Canada’s minister of agriculture is counting on pressure on the American government from within the United States to help bring resolution to the Mandatory Country of Origin Labelling issue.
Last month, in response to a World Trade Organization order to bring Mandatory Country of Origin Labelling into compliance with its international treaty obligations, the United States announced amendments to provisions covering muscle cut covered commodities which will require additional labelling information and eliminate the mixing of products from different countries.
Both Canada and Mexico have indicated they will return to the WTO to seek authority to impose retaliatory tariffs on imported U.S. products and have released lists of products that could be targeted.
On Friday federal agriculture minister Gerry Ritz told reporters participating in a conference call following his trade mission to Hong Kong and China he has discussed the labelling issue with allies in the U.S. pork and beef sectors, the American Meat Council and the U.S. retail sector and support for the Canadian position on this issue is quite strong.
I know there are discussions going on within Congress and Senate down there.
The farm bill is being debated as we speak.
That’s why we felt it was incumbent that we get the list of possible sanctions that could be applied and the products that would be covered as quickly as possible, as did our Mexican allies.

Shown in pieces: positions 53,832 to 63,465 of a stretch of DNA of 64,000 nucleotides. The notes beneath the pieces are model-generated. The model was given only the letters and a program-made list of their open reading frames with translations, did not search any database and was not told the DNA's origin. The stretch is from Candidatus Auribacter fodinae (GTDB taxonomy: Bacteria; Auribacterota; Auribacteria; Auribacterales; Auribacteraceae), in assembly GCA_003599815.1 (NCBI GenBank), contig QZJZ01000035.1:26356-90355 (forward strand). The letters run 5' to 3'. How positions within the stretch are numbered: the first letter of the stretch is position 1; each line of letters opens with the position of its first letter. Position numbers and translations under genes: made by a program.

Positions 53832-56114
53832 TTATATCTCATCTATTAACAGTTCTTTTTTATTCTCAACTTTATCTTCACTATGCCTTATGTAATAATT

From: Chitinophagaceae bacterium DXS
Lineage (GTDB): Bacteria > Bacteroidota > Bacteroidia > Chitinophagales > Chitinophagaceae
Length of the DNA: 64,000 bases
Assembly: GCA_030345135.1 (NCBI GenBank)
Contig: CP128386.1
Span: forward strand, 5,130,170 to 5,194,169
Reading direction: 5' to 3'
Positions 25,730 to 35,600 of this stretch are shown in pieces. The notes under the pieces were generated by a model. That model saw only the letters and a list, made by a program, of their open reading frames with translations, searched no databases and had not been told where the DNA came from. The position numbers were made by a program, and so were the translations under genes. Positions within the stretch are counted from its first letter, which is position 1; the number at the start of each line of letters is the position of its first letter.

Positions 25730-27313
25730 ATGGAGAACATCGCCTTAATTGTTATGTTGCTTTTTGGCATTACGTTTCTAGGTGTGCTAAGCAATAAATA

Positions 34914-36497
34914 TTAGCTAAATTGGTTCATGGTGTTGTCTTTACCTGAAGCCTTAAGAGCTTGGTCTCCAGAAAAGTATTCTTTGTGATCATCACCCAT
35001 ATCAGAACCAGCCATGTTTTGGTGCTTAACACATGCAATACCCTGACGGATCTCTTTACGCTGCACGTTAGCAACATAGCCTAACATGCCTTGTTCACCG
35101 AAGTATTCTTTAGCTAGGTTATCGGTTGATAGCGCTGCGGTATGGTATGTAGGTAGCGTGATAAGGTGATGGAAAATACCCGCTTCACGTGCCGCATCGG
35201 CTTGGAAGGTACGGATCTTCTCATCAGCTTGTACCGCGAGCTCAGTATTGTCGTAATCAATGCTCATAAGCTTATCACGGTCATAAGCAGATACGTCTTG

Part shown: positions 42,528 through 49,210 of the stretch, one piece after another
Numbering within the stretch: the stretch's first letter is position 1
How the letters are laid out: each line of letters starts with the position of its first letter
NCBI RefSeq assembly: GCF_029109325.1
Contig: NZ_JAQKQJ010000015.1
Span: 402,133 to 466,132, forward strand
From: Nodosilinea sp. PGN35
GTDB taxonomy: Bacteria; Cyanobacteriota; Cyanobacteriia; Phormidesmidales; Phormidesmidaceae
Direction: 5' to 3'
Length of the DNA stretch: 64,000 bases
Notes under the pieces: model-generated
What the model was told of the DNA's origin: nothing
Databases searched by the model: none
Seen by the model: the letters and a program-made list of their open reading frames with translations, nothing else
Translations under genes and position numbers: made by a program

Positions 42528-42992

I know that our American allies, the Meat Institute, the beef growers, the pork, all of those are also talking about pressure on their own government.
They’ve identified several hundreds of millions of dollars it’ll cost them to implement that as well in the U.S. so we’re hoping that by helping those people making those speeches in the Senate and so forth that they may have a change of heart and make the changes that we feel are required to measure to the spirit and intention of the WTO action that we implemented.
Ritz notes at the same time that Canada is putting pressure on the Americans to resolve the labelling issue we’re opening new markets to put less dependence on the American industry.